Joined the Corps
in '43. Tarawa, Saipan with Weapons 2/8 (60mm mortars.) Landed on Tarawa
at 7am, only one in the squad left. All I had was a mortar site and a satchel
of ammo and no way to shoot it. They made me a Company runner then; runners
were very common in those days. I lasted till 3pm, got 3 Jap .25 calibres
in my leg.
Was glad to see New
Made it back to Division
a few weeks later. Went on to Saipan, got a bad case of concussion there,
lost my sense of balance, (and maybe some marbles too.) Was reassigned
to the Engineers in time for Okinawa. Lost my front teeth there. Jap kicked
me in the mouth with his hob-nailed boot just as I reached the top of a
cliff. Actually, he did me a favor, I had a mild case of buck teeth. Made
me a lot better looking, of course (grin).
Made it to N. China
from there. Had the time of my young life. Was discharged Feb. '46.
My daughter tells
me you had an uncle in the 2nd Marine division. I would like to contact
your uncle if he is still with us, and find out what outfit he was with.
My daughter has been encouraging me to write of my experiences. A little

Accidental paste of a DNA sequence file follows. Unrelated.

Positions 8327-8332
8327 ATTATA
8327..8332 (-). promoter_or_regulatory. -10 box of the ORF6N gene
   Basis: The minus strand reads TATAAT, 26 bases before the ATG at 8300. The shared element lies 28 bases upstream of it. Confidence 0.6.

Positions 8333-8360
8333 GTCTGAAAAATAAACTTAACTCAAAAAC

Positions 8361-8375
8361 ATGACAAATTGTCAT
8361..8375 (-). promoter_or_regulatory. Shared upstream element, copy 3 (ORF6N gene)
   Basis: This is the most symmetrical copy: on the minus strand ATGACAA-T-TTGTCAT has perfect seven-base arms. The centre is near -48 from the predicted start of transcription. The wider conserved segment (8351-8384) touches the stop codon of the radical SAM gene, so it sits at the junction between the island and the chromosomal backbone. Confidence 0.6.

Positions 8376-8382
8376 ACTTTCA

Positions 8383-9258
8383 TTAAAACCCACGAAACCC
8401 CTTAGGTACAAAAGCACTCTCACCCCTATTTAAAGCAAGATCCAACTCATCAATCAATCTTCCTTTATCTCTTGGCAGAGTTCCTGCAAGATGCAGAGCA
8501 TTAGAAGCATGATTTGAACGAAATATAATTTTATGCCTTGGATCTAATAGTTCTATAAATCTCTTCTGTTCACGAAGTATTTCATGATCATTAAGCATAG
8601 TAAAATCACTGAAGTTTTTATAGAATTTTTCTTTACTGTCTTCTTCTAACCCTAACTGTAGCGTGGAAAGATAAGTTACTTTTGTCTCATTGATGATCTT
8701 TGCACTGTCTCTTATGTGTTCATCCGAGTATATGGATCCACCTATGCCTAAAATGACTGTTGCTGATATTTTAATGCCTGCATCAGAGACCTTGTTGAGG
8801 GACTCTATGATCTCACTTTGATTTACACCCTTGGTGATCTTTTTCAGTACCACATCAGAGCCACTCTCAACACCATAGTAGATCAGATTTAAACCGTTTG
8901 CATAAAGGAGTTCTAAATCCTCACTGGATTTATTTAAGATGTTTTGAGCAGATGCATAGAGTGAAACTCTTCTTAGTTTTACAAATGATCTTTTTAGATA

hard for me to do, but fun, never the less.
Here's a short one
for you, hope you like it.
Speaking of going
to war, sometime in 1944 we were invited to the Marines version of the
Marianas Turkey Shoot. We, of course, didn't want to be the turkeys. Our
accommodations were the usual the Navy had to offer in those days. The
food wasn't that bad; but it would be illegal to feed it to a convict today.
This really didn't matter that much, as we had some time ago given up thinking
about good food, a cool bunk and linen sheets, it was only a distant dream.
The idea of speed
in those days was to keep ahead of the slowest boat, and that wasn't much
better than 6 knots an hour. Knot's Eddy is a Navy term for a little faster
than one mile an hour. One of the passengers had enough time to compose
that great tune " A Slow Boat To China."
About ten days out,
we were invited to rehearse our landing a couple of times at Kwajelein
or Enewetak Atoll. I can't remember which one, so take your pick. They
were in the Marshall Islands, though. When we finished up the second day,